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Public catching on to fast-food strikes

Richard Berman is an NRN contributor and president of Berman and Company, a Washington-based communications firm. This article does not necessarily reflect the opinions of the editors or management of Nation’s Restaurant News.

This article does not necessarily reflect the opinions of the editors or management of Nation’s Restaurant News.

As the so-called fast food “strikes” roll into their third year, people are increasingly tuning them out. The recent glossed-over protests were simply the latest illustration of the public fatigue that has begun to define them. This is cause for concern for Big Labor, which has been funding, organizing and participating in these non-strike strikes.

So far the noise has been generated greatly by a well-funded media relations campaign by the public relations firm BerlinRosen. But this campaign has started to look very bumpy of late.

BerlinRosen has experimented with a new strategy in an attempt to excite press attention: Keep quiet about the protests until the last moment in an effort to market them as “spur of the moment.” This strategy backfired as the press and public greeted them with a collective shrug, despite the usual turnout by SEIU organizers.

BerlinRosen will learn from this mistake. With Big Labor’s funding, it will adapt its strategy in an attempt to replicate past success in turning a smattering of dissatisfied workers into major press events. But it may be too late. The public has caught on, recognizing these protests for what they are: carefully managed stage events.

The Associated Press has described BerlinRosen’s media strategy: Tip off TV crews in big cities to a promised employee protest, then pack that location with “strikers” (read: union organizers) long enough for the crews to film a segment. This explains why there has been little “strike” action in smaller cities, where the potential for media coverage is small.

Last year reporters uncovered another BerlinRosen mistake when they found that protesters had all been given the same talking point: “I can’t afford shoes for my children.” They also found, when trying to get a comment from a fast-food worker, that they were directed to PR agents who were high-level BerlinRosen employees. You wouldn’t think true organic protests would need to be so carefully scripted.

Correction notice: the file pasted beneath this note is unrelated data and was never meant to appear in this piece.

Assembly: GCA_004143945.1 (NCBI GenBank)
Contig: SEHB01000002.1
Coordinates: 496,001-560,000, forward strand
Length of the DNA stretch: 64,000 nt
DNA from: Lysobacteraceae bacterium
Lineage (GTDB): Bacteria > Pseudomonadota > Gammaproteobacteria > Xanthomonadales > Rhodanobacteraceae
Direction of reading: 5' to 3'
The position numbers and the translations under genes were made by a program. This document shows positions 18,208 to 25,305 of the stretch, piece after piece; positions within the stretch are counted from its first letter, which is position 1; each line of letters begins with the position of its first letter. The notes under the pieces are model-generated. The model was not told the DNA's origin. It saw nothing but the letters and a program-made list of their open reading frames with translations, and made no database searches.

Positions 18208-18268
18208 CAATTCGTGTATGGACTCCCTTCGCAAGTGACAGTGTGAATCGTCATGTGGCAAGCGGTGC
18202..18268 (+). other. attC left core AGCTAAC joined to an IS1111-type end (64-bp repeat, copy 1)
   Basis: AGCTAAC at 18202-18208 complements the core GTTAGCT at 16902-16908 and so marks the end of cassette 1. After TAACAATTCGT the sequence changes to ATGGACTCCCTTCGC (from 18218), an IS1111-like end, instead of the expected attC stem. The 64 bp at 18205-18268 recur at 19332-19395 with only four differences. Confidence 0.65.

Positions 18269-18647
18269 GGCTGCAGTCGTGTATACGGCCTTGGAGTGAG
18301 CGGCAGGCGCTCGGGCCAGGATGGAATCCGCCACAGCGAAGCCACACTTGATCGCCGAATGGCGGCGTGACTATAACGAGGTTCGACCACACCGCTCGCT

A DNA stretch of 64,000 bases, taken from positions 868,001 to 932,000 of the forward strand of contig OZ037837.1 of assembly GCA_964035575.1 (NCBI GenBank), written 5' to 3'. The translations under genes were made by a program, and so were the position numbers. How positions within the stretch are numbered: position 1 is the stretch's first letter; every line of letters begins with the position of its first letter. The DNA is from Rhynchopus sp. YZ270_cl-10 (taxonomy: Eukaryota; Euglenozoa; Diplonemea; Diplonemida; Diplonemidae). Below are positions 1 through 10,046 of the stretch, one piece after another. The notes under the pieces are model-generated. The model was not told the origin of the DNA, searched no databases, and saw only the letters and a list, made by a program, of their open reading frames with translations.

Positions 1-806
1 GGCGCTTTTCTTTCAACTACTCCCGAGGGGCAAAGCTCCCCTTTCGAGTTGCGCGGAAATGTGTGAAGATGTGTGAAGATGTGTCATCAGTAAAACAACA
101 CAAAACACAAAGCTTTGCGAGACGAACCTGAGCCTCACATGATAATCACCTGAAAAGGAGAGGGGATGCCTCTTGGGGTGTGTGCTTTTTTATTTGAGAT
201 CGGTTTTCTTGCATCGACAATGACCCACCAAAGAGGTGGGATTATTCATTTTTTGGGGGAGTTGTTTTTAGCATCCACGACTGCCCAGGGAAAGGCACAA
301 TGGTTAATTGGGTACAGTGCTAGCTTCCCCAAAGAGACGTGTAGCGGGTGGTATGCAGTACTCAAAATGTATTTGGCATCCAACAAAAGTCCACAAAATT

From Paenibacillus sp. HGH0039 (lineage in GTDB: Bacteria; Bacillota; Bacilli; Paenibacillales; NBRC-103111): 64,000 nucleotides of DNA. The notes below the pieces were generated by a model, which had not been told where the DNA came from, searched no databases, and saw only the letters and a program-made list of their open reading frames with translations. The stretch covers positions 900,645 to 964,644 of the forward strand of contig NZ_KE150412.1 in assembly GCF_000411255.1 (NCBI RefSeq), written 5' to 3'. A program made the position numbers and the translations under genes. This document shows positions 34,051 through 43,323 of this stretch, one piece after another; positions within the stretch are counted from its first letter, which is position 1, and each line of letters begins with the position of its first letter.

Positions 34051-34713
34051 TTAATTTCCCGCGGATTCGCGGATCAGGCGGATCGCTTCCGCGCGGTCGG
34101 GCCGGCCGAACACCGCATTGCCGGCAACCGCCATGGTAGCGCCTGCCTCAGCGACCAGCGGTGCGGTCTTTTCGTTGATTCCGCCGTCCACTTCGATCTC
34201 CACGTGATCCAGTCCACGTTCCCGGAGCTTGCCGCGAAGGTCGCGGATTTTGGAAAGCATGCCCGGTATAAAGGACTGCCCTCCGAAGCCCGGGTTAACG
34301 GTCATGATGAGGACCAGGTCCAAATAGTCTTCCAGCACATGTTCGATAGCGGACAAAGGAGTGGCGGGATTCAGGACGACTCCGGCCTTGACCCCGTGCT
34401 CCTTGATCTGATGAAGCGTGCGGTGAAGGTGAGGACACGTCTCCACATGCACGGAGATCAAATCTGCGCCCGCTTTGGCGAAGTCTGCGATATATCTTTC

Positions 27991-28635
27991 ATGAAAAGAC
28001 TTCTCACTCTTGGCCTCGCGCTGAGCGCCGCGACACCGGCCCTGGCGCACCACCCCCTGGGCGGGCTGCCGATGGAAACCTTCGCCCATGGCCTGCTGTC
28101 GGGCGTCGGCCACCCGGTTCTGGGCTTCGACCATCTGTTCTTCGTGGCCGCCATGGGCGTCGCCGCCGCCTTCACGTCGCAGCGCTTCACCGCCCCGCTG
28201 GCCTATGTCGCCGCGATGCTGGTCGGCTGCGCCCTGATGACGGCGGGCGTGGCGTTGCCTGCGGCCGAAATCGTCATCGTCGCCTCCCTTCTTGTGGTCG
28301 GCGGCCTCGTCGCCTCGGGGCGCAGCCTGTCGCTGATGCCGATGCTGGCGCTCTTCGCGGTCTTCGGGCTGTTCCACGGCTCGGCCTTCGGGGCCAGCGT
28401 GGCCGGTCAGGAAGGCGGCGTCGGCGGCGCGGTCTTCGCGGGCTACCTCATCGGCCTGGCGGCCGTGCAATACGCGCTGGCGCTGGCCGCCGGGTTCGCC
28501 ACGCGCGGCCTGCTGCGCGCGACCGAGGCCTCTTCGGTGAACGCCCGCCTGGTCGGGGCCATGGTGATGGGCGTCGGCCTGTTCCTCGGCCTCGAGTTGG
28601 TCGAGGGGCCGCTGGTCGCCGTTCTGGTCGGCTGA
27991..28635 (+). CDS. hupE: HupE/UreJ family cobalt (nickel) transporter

The public’s awakening to what these strikes really are shows what a dangerous game faking a grassroots movement — astroturfing  can be. BerlinRosen has already learned this lesson from its failed campaign, paid for by the UFCW, against Wal-Mart Stores Inc. But while it works, it can be lucrative. According to filings with the Labor Department, BerlinRosen took in over $6 million from labor unions in just the last two years.

To prevent threats to this revenue stream, BerlinRosen has swiftly moved to silence its critics. When my organization pointed out the factual errors, BerlinRosen reacted with a hysterical e-mail to the editorial boards of major newspapers. Their plea was to ignore our criticisms of the firm’s clients. (Hypocritically, the e-mail criticized my organization for receiving voluntary business support but made no mention of BerlinRosen’s own multimillion-dollar union support, which comes from union dues paid by mostly low-wage union members.)

BerlinRosen and Big Labor’s desperation will only grow as the public continues to tune out the fast-food strikes​ in recognition of what they really are: a not-so-slick PR campaign.

Do you think the public perception of fast-food strikes is changing? Join the conversation in the comments below.

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